Two voices clamor through the cloud of grief. One still believes that by some miraculous intervention of God, life might yet return to normal; the other voice replies that everything has been irrevocably changed forever. The road to recovery opens only after these two voices can be reconciled.
For me, as for everyone, that road to recovery wound through a landscape of regret. Reflecting on the years Mary and I had together, I mourned the time we had wasted on silly disagreements and lamented that I had spent too much time at work, leaving the task of raising our children to my wife. I sorrowed that I had, indeed, taken Mary and our life together for granted.
On my path through the pain, I read several books on grief, determined to understand what grief was, why we grieve, and how to recover. I also joined a grief recovery group at our church; I highly recommend such support to anyone who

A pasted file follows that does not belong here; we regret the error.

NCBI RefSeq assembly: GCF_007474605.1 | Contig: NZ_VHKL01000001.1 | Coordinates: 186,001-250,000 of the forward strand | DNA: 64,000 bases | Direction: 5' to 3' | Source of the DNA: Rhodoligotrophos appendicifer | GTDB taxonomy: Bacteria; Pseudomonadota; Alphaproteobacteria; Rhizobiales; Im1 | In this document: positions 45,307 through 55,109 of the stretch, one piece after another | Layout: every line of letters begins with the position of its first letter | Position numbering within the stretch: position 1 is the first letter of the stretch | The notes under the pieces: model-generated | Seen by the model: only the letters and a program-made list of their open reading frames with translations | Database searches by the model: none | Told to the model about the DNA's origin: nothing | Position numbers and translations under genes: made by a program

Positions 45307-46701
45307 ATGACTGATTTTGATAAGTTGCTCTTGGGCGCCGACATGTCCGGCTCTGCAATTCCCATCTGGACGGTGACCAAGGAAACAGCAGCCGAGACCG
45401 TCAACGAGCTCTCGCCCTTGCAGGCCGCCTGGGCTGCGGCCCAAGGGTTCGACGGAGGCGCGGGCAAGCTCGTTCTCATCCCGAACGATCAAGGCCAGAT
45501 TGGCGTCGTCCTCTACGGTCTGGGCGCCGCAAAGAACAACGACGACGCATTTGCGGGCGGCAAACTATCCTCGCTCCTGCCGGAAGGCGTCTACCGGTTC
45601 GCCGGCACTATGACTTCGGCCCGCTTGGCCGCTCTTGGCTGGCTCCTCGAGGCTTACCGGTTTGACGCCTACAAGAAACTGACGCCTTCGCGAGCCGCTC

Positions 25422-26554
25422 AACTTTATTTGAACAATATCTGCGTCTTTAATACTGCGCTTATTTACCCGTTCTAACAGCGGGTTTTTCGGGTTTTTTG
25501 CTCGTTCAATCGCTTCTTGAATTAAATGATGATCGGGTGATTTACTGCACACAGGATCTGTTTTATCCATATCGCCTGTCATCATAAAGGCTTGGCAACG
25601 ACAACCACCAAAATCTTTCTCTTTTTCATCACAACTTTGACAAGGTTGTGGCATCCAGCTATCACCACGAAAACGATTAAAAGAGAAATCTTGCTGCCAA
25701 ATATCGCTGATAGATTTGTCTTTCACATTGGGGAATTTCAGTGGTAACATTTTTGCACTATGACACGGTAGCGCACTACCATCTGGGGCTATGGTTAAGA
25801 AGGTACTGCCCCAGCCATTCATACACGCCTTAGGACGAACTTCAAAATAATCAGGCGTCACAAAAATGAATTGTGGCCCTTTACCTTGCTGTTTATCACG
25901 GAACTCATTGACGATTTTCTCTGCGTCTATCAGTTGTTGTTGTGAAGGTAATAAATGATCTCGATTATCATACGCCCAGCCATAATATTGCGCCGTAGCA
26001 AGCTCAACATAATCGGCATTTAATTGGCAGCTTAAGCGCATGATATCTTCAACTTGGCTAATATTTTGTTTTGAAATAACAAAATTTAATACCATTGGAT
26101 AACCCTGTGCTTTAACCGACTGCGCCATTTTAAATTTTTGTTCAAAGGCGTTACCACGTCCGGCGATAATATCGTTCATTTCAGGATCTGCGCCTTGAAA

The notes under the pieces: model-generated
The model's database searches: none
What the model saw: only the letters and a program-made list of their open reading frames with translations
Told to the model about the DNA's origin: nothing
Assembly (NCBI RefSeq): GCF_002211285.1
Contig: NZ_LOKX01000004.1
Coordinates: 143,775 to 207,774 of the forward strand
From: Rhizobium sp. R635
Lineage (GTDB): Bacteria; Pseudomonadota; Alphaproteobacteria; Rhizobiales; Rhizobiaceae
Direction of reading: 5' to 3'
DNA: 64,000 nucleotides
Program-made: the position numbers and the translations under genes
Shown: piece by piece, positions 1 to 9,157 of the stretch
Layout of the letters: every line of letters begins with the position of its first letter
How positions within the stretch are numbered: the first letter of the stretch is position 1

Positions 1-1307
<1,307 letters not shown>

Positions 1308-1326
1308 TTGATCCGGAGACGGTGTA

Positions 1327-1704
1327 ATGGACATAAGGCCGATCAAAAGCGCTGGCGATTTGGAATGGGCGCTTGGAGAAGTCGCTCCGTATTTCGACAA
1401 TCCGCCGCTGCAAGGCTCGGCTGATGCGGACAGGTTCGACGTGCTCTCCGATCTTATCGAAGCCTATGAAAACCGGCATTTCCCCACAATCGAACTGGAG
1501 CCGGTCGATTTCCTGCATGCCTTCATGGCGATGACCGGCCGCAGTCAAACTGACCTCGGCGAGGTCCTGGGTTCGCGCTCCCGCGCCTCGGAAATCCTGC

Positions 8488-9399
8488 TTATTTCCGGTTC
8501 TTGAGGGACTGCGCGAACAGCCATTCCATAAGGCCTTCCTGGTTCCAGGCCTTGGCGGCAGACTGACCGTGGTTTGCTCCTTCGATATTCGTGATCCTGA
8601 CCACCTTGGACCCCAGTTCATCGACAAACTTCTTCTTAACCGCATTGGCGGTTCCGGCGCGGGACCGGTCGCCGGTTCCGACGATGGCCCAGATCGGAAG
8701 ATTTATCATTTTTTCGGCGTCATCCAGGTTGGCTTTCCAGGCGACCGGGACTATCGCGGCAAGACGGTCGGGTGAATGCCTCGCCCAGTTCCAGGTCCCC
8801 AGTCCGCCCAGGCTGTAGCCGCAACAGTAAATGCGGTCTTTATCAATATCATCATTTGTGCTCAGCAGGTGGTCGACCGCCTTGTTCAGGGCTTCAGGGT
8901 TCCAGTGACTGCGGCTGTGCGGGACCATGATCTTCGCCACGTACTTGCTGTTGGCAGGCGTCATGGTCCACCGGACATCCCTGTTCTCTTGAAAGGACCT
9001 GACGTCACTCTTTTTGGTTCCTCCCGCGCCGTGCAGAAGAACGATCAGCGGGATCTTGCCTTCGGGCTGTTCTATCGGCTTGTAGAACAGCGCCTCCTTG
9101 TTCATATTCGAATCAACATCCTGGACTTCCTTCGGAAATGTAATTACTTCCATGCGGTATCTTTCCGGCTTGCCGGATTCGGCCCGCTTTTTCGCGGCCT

has lost a loved one.
Healing came in other ways as well. In the fall after Mary’s death, my cousin joined me for two days of hiking in Utah’s Zion Canyon. I once again experienced the soothing and healing power of nature. I realized how helpful it was to discuss my feelings of loss and regret with another male and to trust another person with my thoughts and feelings. As I worked my way up the narrow but exhilarating Angels Landing Trail, I reflected on my marriage and how easily I had slipped into taking my wife for granted. I wondered how I would have been different as a husband if I had known that our days together would be over too soon.
On the flight home, I considered the balm brought by just two days of hiking and wondered if a much longer hike might translate into continued healing. And I wanted to somehow link such a hike to my new message for men: don’t take your spouse and family for granted.
The plan was starting to take root.
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